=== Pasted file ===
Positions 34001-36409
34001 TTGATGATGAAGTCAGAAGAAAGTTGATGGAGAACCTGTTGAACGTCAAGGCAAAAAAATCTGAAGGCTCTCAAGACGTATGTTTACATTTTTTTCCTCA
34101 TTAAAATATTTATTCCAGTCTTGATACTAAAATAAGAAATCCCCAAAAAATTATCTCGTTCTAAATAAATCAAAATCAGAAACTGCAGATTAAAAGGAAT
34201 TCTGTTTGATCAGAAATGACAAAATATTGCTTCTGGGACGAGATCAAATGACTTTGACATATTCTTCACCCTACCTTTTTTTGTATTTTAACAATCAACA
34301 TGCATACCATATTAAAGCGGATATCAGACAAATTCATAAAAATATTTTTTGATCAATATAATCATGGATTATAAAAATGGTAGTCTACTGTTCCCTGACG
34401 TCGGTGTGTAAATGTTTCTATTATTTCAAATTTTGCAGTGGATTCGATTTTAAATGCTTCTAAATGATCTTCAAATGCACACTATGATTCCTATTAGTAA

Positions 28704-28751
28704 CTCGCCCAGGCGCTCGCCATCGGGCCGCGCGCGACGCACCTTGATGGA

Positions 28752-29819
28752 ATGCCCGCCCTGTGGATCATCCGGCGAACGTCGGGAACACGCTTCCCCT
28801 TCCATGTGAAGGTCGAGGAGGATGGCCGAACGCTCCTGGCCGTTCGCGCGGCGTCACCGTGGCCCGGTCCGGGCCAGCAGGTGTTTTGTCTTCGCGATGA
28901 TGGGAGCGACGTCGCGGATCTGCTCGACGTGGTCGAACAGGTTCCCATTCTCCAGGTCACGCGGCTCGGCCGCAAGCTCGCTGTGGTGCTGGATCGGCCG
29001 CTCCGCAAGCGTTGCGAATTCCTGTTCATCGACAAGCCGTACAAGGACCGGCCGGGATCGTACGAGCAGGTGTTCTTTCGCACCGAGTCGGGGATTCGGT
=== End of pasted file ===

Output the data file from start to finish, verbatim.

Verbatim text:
Positions 34001-36409
34001 TTGATGATGAAGTCAGAAGAAAGTTGATGGAGAACCTGTTGAACGTCAAGGCAAAAAAATCTGAAGGCTCTCAAGACGTATGTTTACATTTTTTTCCTCA
34101 TTAAAATATTTATTCCAGTCTTGATACTAAAATAAGAAATCCCCAAAAAATTATCTCGTTCTAAATAAATCAAAATCAGAAACTGCAGATTAAAAGGAAT
34201 TCTGTTTGATCAGAAATGACAAAATATTGCTTCTGGGACGAGATCAAATGACTTTGACATATTCTTCACCCTACCTTTTTTTGTATTTTAACAATCAACA
34301 TGCATACCATATTAAAGCGGATATCAGACAAATTCATAAAAATATTTTTTGATCAATATAATCATGGATTATAAAAATGGTAGTCTACTGTTCCCTGACG
34401 TCGGTGTGTAAATGTTTCTATTATTTCAAATTTTGCAGTGGATTCGATTTTAAATGCTTCTAAATGATCTTCAAATGCACACTATGATTCCTATTAGTAA

Positions 28704-28751
28704 CTCGCCCAGGCGCTCGCCATCGGGCCGCGCGCGACGCACCTTGATGGA

Positions 28752-29819
28752 ATGCCCGCCCTGTGGATCATCCGGCGAACGTCGGGAACACGCTTCCCCT
28801 TCCATGTGAAGGTCGAGGAGGATGGCCGAACGCTCCTGGCCGTTCGCGCGGCGTCACCGTGGCCCGGTCCGGGCCAGCAGGTGTTTTGTCTTCGCGATGA
28901 TGGGAGCGACGTCGCGGATCTGCTCGACGTGGTCGAACAGGTTCCCATTCTCCAGGTCACGCGGCTCGGCCGCAAGCTCGCTGTGGTGCTGGATCGGCCG
29001 CTCCGCAAGCGTTGCGAATTCCTGTTCATCGACAAGCCGTACAAGGACCGGCCGGGATCGTACGAGCAGGTGTTCTTTCGCACCGAGTCGGGGATTCGGT